News: Greenwood Gleaner (1 Mar 1906)
Contact: Arlene Peil
----Sources: Greenwood Gleaner,
Greenwood, Wis., 1 Mar 1906
"Our Old Neighbors"
In a letter from Mrs. David Warner of Perkinstown renewing their subscription, she takes a shy at us on that eclipse item recently - and though it does hit home we must give our readers the benefit of our punishment.
"I was so glad you were well roasted about that eclipse, I lost my beauty sleep that night and after I had trotted around from one cold room to another trying to find out what quarter of the heavens that eclipse was coming from I thought of the almanac and found I was a day too late. I was not the only sufferer up here either, for I had told a young lady neighbor of mine there was to be an eclipse of the moon that night - the Gleaner said so. She said she got up six times between midnight and morning looking for that old eclipse.
"Now, Mr. Noyes, allow me to suggest the next time you advertise an eclipse please consult the almanac before hand."
Sheho, Prov. of Saskatchawan, Jan. 14, 1906, to the editor of the Gleaner, Greenwood, Wis., Dear Sir: I believe the last time we met I agreed to write when I reached my destination and give you an account of my trip and my ideas of the province in which I reside.
I left Greenwood on time and through the kindness of Cond. Richmond got placed in stock train about 10 o'clock which put me ahead three hours. Got to Minnesota transfer on Sunday morning and left Sunday evening on Sault St. Marie for Emerson or the Port of Entry in Canada. I will say while I think of it this is the finest road I ever rode on. You will take more comfort riding in a caboose or box car and running 35 or 40 miles per hour than you would in a coach on some roads not far from Greenwood and running ten miles per hour. Tuesday evening at 7 o'clock we reached the Port of Entry. There you was met by a custom house officer and taken to an office for examination. You had to give your age, nationality, place of destination, ages and names of each one of the family, your occupation, No. of head of stock, household effects. After you're examined here you are run on to Winnipeg which is the styled the Chicago of Northwest, about 30 miles and then your troubles begin. You have to pass customs and be examined the same as at the Port of Entry, which took about one day to get your clearance. I just mention this as a great many gets the impression it's no trouble to move from one country to another.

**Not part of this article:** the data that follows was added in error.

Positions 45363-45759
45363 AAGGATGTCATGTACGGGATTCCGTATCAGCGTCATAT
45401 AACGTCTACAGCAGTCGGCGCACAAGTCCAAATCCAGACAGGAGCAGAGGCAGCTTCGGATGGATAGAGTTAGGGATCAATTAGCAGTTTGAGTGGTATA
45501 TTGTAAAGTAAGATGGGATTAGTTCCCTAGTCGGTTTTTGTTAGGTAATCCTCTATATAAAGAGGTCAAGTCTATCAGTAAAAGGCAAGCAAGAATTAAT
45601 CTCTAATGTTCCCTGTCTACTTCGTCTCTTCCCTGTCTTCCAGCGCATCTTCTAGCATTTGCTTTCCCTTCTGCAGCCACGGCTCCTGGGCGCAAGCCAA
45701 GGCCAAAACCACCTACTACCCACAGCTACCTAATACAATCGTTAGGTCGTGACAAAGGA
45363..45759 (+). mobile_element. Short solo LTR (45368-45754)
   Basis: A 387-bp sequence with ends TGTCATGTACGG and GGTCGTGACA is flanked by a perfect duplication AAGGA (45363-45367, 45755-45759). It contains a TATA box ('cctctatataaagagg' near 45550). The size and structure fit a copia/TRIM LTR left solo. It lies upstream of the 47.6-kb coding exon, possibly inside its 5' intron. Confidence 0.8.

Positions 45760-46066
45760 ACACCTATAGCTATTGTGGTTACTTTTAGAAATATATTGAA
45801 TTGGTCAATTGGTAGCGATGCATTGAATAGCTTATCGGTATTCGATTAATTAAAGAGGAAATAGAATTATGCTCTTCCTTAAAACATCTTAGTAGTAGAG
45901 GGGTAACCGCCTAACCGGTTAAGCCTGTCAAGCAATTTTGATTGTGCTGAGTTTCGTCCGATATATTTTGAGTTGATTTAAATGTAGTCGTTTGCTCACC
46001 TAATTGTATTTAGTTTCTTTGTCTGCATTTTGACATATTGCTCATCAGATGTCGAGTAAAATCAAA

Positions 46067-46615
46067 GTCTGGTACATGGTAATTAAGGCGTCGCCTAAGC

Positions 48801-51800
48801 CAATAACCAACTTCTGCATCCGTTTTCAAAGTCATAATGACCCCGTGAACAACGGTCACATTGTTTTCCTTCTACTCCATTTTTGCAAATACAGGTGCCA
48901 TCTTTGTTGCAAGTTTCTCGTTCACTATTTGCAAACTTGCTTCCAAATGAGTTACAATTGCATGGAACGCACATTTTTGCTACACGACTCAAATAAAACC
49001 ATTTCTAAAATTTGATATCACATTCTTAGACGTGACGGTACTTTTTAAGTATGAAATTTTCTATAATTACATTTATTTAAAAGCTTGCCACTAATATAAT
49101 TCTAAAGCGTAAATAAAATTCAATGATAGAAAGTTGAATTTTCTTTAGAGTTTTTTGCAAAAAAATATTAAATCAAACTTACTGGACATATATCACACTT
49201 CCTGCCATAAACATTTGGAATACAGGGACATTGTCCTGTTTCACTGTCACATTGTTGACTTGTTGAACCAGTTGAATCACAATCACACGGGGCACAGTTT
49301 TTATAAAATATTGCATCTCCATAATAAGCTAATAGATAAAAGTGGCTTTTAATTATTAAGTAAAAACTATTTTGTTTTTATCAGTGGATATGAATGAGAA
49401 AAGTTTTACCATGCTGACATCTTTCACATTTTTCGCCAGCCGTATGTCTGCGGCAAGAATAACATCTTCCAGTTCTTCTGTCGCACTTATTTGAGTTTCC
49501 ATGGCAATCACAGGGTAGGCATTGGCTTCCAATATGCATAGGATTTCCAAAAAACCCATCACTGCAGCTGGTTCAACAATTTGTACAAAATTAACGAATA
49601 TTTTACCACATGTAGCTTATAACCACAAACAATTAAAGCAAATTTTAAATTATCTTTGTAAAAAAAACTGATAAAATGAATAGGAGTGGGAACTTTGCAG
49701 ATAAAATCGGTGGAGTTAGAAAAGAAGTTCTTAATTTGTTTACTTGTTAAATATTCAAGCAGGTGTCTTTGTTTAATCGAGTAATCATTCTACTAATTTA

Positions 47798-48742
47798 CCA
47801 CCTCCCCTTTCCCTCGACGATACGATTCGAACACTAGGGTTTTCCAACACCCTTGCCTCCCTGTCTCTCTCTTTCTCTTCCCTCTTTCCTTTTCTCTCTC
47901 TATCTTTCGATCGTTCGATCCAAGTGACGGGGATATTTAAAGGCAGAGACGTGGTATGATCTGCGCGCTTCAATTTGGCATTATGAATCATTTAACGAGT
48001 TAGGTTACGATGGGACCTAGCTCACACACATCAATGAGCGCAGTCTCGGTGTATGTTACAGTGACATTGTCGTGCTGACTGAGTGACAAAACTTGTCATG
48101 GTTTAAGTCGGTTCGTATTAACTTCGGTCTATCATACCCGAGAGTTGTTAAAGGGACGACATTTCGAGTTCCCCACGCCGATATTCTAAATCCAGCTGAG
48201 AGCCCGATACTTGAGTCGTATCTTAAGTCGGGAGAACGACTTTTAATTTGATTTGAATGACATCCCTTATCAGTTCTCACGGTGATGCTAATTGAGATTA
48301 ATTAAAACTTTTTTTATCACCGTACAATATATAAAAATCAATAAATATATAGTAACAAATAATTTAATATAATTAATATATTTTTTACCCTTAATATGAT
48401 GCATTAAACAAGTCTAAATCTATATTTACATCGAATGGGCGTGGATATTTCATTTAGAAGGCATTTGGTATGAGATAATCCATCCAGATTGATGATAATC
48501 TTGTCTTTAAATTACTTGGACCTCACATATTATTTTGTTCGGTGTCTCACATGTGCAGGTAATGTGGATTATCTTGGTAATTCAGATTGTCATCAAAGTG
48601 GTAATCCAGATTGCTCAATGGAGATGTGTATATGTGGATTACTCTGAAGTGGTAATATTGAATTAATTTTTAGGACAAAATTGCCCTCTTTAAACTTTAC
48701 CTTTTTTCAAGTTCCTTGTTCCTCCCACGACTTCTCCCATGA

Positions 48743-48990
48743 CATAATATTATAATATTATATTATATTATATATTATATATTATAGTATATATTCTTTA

I had no further trouble but reached my destination O.K. Stock and implements and household effects came through in good shape, I had a very nice time to move. The weather since I came west has been all that could be desired, no bad storm since I came west. The wind blew hard one night. It did no damage that we have heard of.
When I write again will tell you of the crops that were raised here in the west this year. I like the climate and the people very much.
If there is any of my Greenwood friends wish to communicate with me address me at Sheho, Sask., Canada.
And now, Mr. Editor, I will close by wishing you and all my friends in Greenwood a happy new year. - M. Austin.
Griffith Williams who lived for a time west of the river, south of Gemmeke school house, and for the past two years has lived at Disco, has moved to Iowa county where they expect to live from this on.
Chas. Limprecht who lives at Florence, Wash., must be right in his element and be strictly "at home." He is foreman of a crew of men whose duty it is to brail logs in the bay at Florence, known as Port Susan. He has with him his brother Will, also his wife's brother Oscar Christensen and Johnnie Larson, all former Clark county boys.
Shall we send you the Gleaner?
CROCODILES HARD TO KILL Many Bullets Necessary to Put End to One's Existence.